Moreover, the evidence showed that many schools are taking more time and care with their assessments for E.M.R. classification, relying more on observational data gathered both in and out of the classroom. See, e. g., Bryant 8894; Schuetz 9526-27; Joyce 7999-8001. School psychologists, teachers, and others involved in the process are now making decisions based on a wide number of factors, and the evidence suggests that the results are less discriminatory than they were under the I.Q.-centered standard. Evaluations can and are taking place through, inter alia, more thorough assessments of the child's personal history and development, adaptive behavior both inside and outside of the school environment, and classroom performance and academic achievement. Certain tests other than I.Q. tests may be useful in that process. *974 For example, Professor Watkins testified that, from a teacher's perspective, "the instruments that would be most useful would be an instrument that yielded very specific information relative to what a child could and could not do in specific skill areas." Watkins 4174. See also, e. g., Powell 1183-1204. Therefore, even in the absence of validated, culturally neutral intelligence tests, which the work of Professor Mercer and others (cf. Hilliard 352-56; Lambert 6576-77) suggests may be developed, California can proceed to make adequate assessments for placement into E.M.R. programs. Indeed, California agreed voluntarily in the Diana litigation to undertake such a program for Hispanic children, and several other states already have developed new approaches.
The present alternatives to I.Q. tests, however, are not automatically valid. We can infer from the available data and our knowledge of the impact of I.Q. tests that there has been improvement. Less discriminatory alternatives have been developed, but they have apparently not been validated, and they are still producing intolerable disproportions in E.M.R. classes. If E.M.R. classes are to continue in their present form, the state will have to make a better effort. In particular, Dr. Watkins' suggestion will need to be taken seriously. Consistent with the recent federal emphasis on individualized education plans and main-streaming, the state will increasingly need to utilize tests and other materials that do not simply provide a label, but enable the development of curricula that respond to specific educational needs. E.g., Albee 459-60; Hilliard 347-355; Kamin 913; Lambert 6609-10; Mercer 1598-1608; Munday 5177-78; Sattler 6974; Thorndike 4949-54; Watkins 4170-74. Cf. Jones 4609-10.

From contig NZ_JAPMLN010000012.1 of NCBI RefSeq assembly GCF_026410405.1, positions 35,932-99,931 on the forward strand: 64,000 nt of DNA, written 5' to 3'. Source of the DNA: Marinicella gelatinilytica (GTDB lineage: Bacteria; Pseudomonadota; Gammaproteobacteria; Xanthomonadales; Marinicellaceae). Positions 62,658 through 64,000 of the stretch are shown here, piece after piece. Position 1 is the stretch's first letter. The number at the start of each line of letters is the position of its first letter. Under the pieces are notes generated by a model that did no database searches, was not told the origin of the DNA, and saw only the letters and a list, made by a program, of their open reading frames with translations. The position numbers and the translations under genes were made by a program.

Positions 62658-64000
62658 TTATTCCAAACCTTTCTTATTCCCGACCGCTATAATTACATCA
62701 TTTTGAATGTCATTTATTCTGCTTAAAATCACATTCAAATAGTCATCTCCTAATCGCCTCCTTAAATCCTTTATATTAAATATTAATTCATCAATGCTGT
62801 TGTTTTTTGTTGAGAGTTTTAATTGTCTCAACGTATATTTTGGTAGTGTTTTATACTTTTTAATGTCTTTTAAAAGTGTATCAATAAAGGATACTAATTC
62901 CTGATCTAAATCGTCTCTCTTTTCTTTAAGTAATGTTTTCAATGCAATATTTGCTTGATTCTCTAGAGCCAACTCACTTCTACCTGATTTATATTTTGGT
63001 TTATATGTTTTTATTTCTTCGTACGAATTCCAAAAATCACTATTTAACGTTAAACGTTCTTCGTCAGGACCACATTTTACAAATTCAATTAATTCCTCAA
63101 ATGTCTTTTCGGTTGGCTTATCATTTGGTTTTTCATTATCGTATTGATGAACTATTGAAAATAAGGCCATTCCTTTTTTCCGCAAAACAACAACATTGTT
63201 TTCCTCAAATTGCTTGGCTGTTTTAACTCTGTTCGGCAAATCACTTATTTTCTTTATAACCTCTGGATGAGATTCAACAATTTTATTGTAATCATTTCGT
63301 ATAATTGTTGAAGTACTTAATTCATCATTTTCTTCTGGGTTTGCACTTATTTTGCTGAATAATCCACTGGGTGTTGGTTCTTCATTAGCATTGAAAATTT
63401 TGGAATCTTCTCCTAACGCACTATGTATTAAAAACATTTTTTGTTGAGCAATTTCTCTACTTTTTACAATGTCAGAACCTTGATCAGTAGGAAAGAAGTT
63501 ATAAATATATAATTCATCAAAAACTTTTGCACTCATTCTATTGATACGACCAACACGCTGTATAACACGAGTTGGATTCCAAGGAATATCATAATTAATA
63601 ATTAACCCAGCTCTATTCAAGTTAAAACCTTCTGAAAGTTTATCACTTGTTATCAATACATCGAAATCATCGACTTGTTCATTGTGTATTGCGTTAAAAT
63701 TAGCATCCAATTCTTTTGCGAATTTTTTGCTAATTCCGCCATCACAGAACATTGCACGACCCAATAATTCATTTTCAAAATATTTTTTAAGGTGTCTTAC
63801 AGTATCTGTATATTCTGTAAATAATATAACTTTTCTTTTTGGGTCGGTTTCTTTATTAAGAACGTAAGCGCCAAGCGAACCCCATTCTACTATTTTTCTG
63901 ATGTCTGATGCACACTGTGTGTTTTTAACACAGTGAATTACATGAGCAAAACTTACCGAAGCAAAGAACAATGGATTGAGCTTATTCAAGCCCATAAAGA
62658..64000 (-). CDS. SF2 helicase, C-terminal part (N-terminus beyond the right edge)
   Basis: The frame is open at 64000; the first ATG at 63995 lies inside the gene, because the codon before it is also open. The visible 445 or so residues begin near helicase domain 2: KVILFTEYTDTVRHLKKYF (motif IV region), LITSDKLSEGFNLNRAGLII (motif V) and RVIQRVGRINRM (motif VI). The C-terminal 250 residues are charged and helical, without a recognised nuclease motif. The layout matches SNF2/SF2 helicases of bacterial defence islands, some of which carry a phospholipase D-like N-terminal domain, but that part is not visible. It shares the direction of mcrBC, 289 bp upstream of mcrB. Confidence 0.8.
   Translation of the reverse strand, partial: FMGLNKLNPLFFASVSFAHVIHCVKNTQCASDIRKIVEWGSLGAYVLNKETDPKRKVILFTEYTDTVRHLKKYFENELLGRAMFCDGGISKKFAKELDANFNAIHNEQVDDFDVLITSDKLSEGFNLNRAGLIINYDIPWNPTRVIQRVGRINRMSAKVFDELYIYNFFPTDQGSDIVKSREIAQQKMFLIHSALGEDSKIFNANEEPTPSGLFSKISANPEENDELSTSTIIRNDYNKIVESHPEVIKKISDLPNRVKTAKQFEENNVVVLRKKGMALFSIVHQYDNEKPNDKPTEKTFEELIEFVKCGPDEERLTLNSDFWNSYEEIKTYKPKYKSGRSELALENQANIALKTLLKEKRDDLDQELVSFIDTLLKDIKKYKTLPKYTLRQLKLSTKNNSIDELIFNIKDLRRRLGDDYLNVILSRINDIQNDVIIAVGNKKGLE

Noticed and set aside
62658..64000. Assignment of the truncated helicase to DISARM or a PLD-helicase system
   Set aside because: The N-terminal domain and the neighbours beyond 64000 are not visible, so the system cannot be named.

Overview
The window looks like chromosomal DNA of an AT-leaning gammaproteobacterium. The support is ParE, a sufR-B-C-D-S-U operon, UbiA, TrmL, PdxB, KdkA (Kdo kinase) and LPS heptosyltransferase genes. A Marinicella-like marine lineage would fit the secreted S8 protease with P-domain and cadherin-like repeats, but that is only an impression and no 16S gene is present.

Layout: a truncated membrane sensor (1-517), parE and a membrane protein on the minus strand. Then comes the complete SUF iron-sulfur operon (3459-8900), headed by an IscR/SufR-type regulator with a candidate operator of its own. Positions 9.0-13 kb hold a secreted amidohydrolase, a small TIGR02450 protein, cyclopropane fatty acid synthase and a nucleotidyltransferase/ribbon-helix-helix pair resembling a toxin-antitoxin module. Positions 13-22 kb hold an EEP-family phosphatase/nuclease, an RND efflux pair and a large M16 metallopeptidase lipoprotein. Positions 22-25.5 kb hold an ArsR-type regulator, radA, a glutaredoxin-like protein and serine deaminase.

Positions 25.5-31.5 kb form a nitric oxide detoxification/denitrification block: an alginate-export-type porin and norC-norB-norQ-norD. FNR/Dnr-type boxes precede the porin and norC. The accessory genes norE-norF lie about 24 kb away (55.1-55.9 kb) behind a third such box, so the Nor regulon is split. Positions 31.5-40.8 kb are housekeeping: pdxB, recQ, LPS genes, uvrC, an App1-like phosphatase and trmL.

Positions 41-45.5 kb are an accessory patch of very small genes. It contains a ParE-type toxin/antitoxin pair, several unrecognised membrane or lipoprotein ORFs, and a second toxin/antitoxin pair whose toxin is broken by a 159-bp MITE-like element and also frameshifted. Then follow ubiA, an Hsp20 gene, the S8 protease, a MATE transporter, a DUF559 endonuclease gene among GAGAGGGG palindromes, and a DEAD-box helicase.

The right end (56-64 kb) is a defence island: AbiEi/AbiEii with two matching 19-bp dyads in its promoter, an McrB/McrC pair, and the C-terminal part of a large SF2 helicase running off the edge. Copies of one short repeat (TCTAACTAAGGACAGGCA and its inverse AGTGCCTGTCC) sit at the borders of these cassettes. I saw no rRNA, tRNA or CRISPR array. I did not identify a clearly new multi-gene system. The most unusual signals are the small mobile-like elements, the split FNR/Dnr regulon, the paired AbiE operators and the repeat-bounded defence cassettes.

C. The Equal Protection Clause of the Fourteenth Amendment
This decision could rest on the federal statutory claims, but in this case it would be inappropriate to conclude our analysis there. The Education for All Handicapped Children Act and the Rehabilitation Act are relatively new, with a corresponding paucity of judicial interpretation fleshing out the contours of the legislation, and the provisions of Title VI may be interpreted differently in the future. Four Supreme Court justices in Regents of the State of California v. Bakke, 438 U.S. 265, 98 S. Ct. 2733, 57 L. Ed. 2d 750 (1978), already have indicated that they felt Title VI should be construed to require some showing of intentional discrimination rather than simply discriminatory impact, and the position of one or more other justices may now be the same. At this point we simply cannot be sure.